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Opened 4 months ago

Last modified 2 weeks ago

#53705 new defect (bug)

Plugin upgrade deletes files from other in-progress upgrades

Reported by: bpayton Owned by:
Milestone: 6.0 Priority: normal
Severity: normal Version: 5.8
Component: Upgrade/Install Keywords:
Focuses: Cc:

Description

If two plugin upgrades are requested at the same time, the later upgrade can interfere with the earlier upgrade by deleting its source files while the earlier upgrade is still in progress.

This can lead to either disappearing plugins or plugins with missing files.

This is because Plugin_Upgrader::upgrade() calls WP_Upgrader::run() which calls WP_Upgrader::unpack_package() here, and WP_Upgrader::unpack_package() unconditionally deletes all files from the wp-content/upgrade/ directory here.

If plugin upgrade A is in progress with new plugin files under wp-content/upgrade/, plugin upgrade B will delete them as part of unpacking its zip file.

Plugin upgrade conflicts can cause a plugin to disappear with the following sequence:

  1. Plugin upgrade A downloads a zip for the new version here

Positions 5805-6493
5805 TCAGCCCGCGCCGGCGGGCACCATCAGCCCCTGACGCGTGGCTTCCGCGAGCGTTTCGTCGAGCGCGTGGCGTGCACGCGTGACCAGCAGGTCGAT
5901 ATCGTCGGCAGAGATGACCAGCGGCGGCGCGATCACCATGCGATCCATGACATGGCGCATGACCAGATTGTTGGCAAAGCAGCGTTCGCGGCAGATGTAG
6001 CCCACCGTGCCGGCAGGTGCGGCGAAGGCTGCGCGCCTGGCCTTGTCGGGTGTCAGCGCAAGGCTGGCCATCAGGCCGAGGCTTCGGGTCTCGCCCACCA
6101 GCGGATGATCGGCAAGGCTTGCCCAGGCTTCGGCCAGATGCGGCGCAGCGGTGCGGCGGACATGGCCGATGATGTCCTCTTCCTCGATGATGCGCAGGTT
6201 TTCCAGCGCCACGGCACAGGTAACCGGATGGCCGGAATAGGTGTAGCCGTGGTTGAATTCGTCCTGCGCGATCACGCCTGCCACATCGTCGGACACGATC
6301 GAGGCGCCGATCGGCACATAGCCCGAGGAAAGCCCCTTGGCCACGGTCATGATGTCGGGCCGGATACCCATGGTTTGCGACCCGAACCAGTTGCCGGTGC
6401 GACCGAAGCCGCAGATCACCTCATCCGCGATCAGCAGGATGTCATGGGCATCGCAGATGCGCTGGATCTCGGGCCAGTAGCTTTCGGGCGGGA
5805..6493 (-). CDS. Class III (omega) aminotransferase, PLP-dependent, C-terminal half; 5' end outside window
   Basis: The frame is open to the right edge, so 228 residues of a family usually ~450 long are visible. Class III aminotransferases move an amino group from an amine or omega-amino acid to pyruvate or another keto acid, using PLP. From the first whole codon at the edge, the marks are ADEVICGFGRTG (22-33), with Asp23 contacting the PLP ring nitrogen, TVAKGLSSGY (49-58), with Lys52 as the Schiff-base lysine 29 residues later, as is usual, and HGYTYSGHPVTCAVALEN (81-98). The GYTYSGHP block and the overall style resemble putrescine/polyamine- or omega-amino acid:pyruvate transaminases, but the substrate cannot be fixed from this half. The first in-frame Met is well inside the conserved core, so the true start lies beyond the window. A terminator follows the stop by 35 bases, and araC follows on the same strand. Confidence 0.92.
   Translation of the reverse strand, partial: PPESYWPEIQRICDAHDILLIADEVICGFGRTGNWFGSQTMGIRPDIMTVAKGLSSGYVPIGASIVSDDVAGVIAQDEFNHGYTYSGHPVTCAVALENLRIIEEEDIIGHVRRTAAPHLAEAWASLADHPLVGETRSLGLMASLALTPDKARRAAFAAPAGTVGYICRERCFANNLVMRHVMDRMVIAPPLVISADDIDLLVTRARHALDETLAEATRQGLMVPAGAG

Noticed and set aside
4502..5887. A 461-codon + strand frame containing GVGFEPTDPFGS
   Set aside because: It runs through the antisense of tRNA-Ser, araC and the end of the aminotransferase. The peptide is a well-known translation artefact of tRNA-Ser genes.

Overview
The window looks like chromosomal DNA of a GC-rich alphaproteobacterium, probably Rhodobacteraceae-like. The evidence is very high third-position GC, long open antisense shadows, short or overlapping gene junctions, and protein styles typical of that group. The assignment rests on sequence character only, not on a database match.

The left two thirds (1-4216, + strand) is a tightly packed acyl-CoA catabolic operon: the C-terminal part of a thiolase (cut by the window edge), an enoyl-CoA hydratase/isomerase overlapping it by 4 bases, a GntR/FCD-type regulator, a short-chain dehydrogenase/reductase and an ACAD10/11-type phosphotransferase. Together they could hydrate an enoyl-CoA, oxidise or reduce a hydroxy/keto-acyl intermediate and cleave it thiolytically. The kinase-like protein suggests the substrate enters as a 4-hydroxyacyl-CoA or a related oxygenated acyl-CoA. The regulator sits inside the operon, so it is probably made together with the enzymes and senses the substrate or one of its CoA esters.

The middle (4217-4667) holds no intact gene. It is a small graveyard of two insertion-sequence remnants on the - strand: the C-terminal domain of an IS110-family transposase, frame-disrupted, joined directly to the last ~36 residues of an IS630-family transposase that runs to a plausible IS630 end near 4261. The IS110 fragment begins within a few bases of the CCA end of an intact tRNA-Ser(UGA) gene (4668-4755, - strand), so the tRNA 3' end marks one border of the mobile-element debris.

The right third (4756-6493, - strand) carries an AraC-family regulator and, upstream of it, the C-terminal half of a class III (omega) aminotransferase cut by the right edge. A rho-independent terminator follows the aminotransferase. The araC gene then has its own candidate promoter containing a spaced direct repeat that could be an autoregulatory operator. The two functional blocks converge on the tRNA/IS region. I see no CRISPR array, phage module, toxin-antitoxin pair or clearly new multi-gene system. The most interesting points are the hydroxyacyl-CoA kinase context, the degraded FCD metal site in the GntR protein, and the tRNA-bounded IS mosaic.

2. Plugin upgrade A calls WP_Upgrader::unpack_package() to unpack the zip to a unique subdirectory of wp-content/upgrade/ here
  3. Plugin upgrade A deletes the old version's plugin files here. This happens because Plugin_Upgrader::upgrade() sets the clear_destination flag to true here.
  4. Plugin upgrade B downloads a zip for its new version here
  5. Plugin upgrade B calls WP_Upgrader::unpack_package() to unpack its zip here, deleting all files of plugin upgrade A from wp-content/upgrade/ here
  6. Plugin upgrade A attempts to copy the new version into the plugins dir here, but the new version's files are completely gone.
  7. Plugin upgrade A has already deleted its old version's files, and it cannot copy the new files because they no longer exist.
  8. Plugin upgrade A encounters an error, and its plugin has completely disappeared.

This upgrade behavior can also lead to upgraded plugins with missing files, following a progression similar to the one above. The only difference is that, in case of missing plugin files, plugin upgrade A succeeded in copying some files before plugin upgrade B deleted the rest of them. Here, plugin upgrade A encounters an error, and the new plugin version only has some of its files.

At Automattic, we encountered this when WordPress.com attempted to request multiple, individual plugin updates for a standalone WP site all at once via Jetpack. We encountered frequent, reproducible plugin update corruption and tracked this down via error logging added to WP core source.